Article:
Digital Public Library of America wins Knight News Challenge award, receives $300,000 to develop simplified rights structure for digital materials alongside international partners
BOSTON — The Digital Public Library of America (DPLA) announced today that it has received $300,000 from the John S. and James L. Knight Foundation as part of its Knight News Challenge, an open contest seeking ideas that strengthen the Internet for free expression and innovation. Selected from more than 650 applicants, DPLA’s “Getting it Right on Rights” project will create a simplified and more coherent rights structure for digital items, making access to, and use of, items found in large-scale digital collections like DPLA easier and more straightforward for users.
“This work allows us to establish a framework for rights for cultural heritage materials. At the project’s end, we hope that our partners will have a greater understanding of rights and that users of our content will have a clearer understanding about what they can do with the cultural heritage content they find on the web,” said Emily Gore, DPLA’s Director for Content, who will be leading the project.
“By creating a simplified rights structure for large content collections from libraries, museums and other institutions the project will be a great resource for knowledge seekers,” said Michael Maness, Knight Foundation vice president for journalism and media innovation. “It will support free flow of information through the Internet and open new avenues for innovators.”
The project will involve international meetings, led by DPLA and Europeana, the pan-European digital library, involving domain experts who have a deep understanding of both the legal and content sides of this burgeoning field, including library and museum leaders, intellectual property lawyers, copyright officers, policy advisors, metadata specialists, and web technologists. DPLA will then work with these partners to set up a neutral namespace with an agreed-upon set of rights designations that will serve as complement to the similarly recognized Creative Commons designations. The goal is to make these designations an internationally recognized standard, which will encourage widespread adoption. Finally, DPLA and its project partners will produce a best practices guide that institutions around the world can use to safely make more content available to the public.
The grant is premised on the notion that freely accessible collections of content from libraries, museums, archives and other sources lack consistency on usage rights and are further weakened by inconsistent copyright law and aversion to risk by nonprofit institutions. While the public commons from the past several millennia has never been more available online, the absence of a common agreement over rights statements has made use of these items unclear.“Getting it Right on Rights” will bring together these important collections to harmonize and evangelize a simpler rights structure, one that includes ways for works of all types, including works with unclear or no known rights, to be put online and made available to the public. The project will enhance the open web by significantly expanding the content available, and permissively reusable, in our critical digital public space.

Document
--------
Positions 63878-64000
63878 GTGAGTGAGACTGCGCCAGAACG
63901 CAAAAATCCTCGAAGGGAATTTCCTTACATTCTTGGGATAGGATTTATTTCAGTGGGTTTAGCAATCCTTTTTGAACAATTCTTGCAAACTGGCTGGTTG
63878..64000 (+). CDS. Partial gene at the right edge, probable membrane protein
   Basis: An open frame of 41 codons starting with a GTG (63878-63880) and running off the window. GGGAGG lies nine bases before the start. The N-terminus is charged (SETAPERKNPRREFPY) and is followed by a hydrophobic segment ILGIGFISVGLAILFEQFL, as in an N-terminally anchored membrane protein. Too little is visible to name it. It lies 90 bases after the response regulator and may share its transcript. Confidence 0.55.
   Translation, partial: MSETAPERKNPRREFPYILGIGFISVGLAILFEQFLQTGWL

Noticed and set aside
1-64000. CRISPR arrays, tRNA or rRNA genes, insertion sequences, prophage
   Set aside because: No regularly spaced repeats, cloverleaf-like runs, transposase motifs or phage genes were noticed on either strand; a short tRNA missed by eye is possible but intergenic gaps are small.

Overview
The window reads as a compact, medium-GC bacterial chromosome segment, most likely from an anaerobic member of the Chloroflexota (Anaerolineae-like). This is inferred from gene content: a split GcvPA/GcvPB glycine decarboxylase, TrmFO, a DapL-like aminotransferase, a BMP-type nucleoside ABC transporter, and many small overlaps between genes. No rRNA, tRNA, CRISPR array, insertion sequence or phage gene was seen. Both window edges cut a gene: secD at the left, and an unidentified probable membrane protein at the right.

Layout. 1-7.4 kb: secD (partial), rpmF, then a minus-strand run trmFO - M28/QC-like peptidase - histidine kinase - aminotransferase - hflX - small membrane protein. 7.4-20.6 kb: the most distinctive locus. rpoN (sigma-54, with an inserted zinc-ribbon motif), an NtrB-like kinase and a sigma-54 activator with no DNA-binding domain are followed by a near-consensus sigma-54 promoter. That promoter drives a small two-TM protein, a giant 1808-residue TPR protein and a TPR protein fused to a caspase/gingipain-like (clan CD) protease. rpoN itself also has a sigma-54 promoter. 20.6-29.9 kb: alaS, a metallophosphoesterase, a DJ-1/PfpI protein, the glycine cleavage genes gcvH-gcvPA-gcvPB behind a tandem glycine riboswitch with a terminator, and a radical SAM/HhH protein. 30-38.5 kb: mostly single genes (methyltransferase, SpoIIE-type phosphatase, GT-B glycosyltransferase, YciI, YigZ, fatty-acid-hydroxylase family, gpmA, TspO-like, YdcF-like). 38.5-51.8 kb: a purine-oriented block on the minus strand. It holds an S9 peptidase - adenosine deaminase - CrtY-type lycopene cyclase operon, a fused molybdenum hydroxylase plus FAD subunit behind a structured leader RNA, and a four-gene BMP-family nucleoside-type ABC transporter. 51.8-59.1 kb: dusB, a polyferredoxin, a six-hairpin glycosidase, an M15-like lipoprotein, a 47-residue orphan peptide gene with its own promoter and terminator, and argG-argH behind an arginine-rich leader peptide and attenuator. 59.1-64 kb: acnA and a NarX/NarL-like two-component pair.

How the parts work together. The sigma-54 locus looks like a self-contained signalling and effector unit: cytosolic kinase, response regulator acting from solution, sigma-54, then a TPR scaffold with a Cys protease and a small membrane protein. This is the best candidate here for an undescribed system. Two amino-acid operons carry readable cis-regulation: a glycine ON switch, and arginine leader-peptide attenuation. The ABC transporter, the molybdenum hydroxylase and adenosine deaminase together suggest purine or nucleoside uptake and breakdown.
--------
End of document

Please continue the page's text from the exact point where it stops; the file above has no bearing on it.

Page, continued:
The Knight News Challenge, an open call for ideas launched in late February 2014, asked applicants to answer the question, “How can we strengthen the Internet for free expression and innovation?”
From the Knight News Challenge brief:
We want to discover projects that make the Internet better. We believe that access to information is key to vibrant and successful communities, and we want the Internet to remain an open, equitable platform for free expression, commerce and learning. We want an Internet that fuels innovation through the creation and sharing of ideas.
We don’t have specific projects in mind that we’re hoping to see in response to our question. Instead, we want this challenge to attract a range of approaches. In addition to technologies, we’re open to ideas focused on journalism, policy, research, education– any innovative project that results in a stronger Internet.
So we want to know what you think– what captures your imagination when you think about the Internet as a place for free expression and innovation?
A pilot for the rights initiative has already begun. In April 2014, DPLA and Europeana, formed a working group to scope and manage their rights statements. At an initial meeting in New York City, the group established a timeline and three subcommittees to tackle issues pertaining to rights statements, governance, and technology.
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The Digital Public Library of America (http://dp.la) strives to contain the full breadth of human expression, from the written word, to works of art and culture, to records of America’s heritage, to the efforts and data of science. Since launching in April 2013, it has aggregated over 7 million items from over 1,300 institutions. The DPLA is a registered 501(c)(3) non-profit.
About the Knight News Challenge
The Knight News Challenge on strengthening the Internet is funding breakthrough ideas that strengthen the Internet for freedom of expression and innovation. For more, visit www.newschallenge.org.
About the Knight Foundation
Knight Foundation supports transformational ideas that promote quality journalism, advance media innovation, engage communities and foster the arts. The foundation believes that democracy thrives when people and communities are informed and engaged. For more, visit KnightFoundation.org.
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